Ensemble Reanimates Silent Films with Live Accompaniment
Relâche, Philadelphia’s internationally renowned new music ensemble, returns for an encore year as ensemble-in-residence at the Penn Museum, 3260 South Street on the University of Pennsylvania campus. The new three-concert series, “Music for the Mystery of Silents,” features live accompaniment to silent films presented in the Museum’s recently renovated Widener Hall. The series kicks off Sunday, November 16 at 3:00 pm, with Maya Deren: New Music and her Surreal Silent Films, with live music by Teiji Ito, Kyle Gann, Leslie Burrs, and Chuck Holdeman. The series continues with performances in January and May 2015.
Relâche concert tickets are just $15 ($10 for Museum members), in advance or at the door, while supplies last. A ticket may be used to enter and explore the Museum’s international galleries after 2:00 pm on the day of the concert. November 16 tickets may be purchased at the Penn Museum calendar online (www.penn.museum/calendar).
Maya Deren: New Music and her Surreal Silent Films begins the “Music for the Mystery of Silents” series November 16 with three short films by the Russian born filmmaker. The first female avant-garde filmmaker, Deren made a career in New York and elsewhere in the 1940s and 50s. She earned a place in the history of the genre for her technical tricks as well as her unusual visions, and she starred in her films, too—a charismatic woman in every sense. For her Meshes of the Afternoon, Relâche performs their own arrangement of a score composed by Deren's husband Teiji Ito in 1959. The Deren film At Land, always shown in silence in the past, will have an original score by Relâche member Chuck Holdeman. For Deren's The Very Eye of Night with fancifully film-processed choreography by Anthony Tudor, Relâche has chosen the Venus music composed for the ensemble by Kyle Gann, one piece from Gann's very large cycle The Planets, which comprises an entire CD recorded by Relâche.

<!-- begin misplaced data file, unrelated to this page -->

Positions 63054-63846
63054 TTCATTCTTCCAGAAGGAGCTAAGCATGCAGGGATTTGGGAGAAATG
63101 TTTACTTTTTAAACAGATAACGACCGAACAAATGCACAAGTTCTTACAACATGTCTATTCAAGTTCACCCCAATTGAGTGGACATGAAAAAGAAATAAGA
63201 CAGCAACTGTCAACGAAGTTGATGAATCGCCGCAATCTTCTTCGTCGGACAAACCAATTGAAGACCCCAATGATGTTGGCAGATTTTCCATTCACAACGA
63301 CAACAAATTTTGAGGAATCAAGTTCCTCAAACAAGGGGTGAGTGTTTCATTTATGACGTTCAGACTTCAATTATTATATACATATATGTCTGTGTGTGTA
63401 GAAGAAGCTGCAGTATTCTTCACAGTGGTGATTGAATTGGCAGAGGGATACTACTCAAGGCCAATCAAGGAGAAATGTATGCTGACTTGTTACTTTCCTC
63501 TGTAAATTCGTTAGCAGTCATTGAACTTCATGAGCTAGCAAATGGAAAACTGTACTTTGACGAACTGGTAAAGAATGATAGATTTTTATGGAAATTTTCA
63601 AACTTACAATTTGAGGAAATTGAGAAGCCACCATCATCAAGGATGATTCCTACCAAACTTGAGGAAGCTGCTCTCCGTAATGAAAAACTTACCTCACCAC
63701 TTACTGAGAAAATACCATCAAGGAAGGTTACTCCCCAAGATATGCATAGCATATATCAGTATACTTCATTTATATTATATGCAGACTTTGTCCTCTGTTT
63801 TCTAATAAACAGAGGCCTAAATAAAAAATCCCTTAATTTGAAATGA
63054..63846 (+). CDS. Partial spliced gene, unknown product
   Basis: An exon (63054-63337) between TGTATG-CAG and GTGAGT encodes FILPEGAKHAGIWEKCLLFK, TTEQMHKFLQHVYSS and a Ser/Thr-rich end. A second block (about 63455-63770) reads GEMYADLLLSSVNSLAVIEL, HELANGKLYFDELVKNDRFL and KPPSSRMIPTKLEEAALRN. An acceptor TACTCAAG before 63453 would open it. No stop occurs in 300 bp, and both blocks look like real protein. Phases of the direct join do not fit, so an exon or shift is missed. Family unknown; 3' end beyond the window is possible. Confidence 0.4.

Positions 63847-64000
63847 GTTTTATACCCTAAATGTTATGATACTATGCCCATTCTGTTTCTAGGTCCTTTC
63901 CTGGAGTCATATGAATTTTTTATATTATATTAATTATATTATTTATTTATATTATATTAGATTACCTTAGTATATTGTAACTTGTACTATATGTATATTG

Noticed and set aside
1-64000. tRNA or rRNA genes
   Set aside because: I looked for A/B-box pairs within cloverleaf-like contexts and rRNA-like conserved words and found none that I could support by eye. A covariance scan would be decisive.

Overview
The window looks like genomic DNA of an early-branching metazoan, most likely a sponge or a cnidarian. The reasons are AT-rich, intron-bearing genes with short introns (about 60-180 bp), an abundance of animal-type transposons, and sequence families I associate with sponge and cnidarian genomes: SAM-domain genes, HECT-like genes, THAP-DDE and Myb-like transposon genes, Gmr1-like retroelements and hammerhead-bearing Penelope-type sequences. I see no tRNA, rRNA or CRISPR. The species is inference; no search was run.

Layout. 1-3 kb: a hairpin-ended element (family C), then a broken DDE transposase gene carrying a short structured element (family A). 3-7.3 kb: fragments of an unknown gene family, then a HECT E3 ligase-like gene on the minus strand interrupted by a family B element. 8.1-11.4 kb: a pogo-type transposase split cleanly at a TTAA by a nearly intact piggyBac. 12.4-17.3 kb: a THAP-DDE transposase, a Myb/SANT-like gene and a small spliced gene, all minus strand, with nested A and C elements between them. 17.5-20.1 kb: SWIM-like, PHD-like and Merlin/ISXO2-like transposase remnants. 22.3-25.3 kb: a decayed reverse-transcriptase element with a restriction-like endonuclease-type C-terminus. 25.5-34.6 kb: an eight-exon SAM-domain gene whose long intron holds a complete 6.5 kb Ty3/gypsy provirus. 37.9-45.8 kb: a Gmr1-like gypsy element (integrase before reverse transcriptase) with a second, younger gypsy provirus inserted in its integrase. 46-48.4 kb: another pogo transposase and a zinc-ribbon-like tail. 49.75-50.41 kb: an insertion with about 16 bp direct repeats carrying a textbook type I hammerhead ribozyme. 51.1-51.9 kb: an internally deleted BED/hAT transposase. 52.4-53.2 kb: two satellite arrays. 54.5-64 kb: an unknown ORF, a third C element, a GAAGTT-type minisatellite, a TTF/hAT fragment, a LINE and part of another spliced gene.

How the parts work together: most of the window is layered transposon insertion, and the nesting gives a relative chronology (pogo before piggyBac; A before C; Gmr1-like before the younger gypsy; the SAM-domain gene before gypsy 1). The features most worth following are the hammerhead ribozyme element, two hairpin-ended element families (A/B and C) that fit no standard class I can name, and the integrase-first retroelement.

To round out the program, Relâche performs Voyeuristic Absurdities (from Mingus to Diallo), commissioned from Philadelphia composer and jazz flutist Leslie Burrs in 2001, a work included on the group's CD 8 Point Turn.
“Music for the Mystery of Silents” continues with programs Sunday afternoons, January 25 and May 3. In January Mummies Outside the Box features a brand new score by Mike Stambaugh for "Eyes of the Mummy." In May Les Mystères Français features the 1912 silent mystery "Roches de Kador" with a score commissioned from French composer Regis Huby.
Relâche is a new music ensemble that for over thirty years has maintained an international reputation as a leader in commissioning and performing the innovative music of our time. Relâche has a unique sound—flute, oboe, clarinet, bassoon, viola, piano, bass and percussion, and performs works that are neither classical, nor popular, but somewhere in between—a melding of Western classical traditions with jazz, rock, electronica, world music, and more.